Pyruvate decarboxylase is thought to be a key enzyme in pyruvate metabolism, catalyzing the conversion of pyruvate to acetaldehyde. Thus, the transcript levels of previously characterized DkPDC genes (Min et al., 2012) were also assessed by qRT-PCR in our transiently over-expressing leaves (Figure 7). Except for DkPDC2, which exhibited fairly constant expression, the expression of DkPDC1, DkPDC3, DkPDC4, and DkPDC5 was significantly increased in the persimmon leaves infiltrated with DkPK1. Moreover, among the four genes, DkPDC1 was expressed at the highest level, increased by threefold. This result suggests that the transient over-expression of DkPK1 in persimmon leaves can up-regulate DkPDCs, which potentially facilitate the generation of acetaldehyde.
FIGURE 7. Over-expression of DkPK1 enhanced the level of DkPDC transcript in persimmon leaves. Leaves infiltrated with DkPK1 were collected at 8 days after agroinfiltration. pMV2-GFP represents the empty vector. Error bars indicate the standard deviation (n = 10). Statistical significance was assessed using one-way analysis of variance (ANOVA) followed by Duncan’s multiple range test (p < 0.05).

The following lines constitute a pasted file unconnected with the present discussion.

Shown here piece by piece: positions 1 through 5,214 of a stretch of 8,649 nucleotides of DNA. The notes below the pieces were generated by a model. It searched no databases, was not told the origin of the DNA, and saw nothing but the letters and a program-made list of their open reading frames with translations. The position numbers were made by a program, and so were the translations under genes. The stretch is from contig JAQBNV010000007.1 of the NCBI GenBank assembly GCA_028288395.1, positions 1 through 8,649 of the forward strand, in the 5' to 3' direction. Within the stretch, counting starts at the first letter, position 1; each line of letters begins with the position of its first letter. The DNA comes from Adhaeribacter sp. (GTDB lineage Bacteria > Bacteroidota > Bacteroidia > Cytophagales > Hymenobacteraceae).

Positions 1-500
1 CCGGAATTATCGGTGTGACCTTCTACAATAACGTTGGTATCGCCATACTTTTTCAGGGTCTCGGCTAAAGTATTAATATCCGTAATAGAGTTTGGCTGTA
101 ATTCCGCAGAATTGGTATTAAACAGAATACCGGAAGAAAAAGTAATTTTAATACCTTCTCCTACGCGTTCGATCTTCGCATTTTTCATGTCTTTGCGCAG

Pyruvate kinase, which is broadly involved in glycolysis and acetaldehyde metabolism, is an important regulatory enzyme for plant growth (Ambasht and Kayastha, 2002). Previous studies have reported that PKc plays a potential regulatory role in loquat and banana fruit ripening (Law and Plaxton, 1997; Qin et al., 2013), and we recently reported significant enrichment of differentially expressed glycolysis/gluconeogenesis-related genes during deastringency in ‘Luotian-tianshi’ (C-PCNA) persimmon (Luo et al., 2014). Furthermore, DkPK genes are remarkably up-regulated during astringency removal in ‘Eshi 1’ (C-PCNA) persimmon (Guan et al., 2015). Therefore, we propose that DkPK genes might be associated with natural deastringency in C-PCNA cultivars.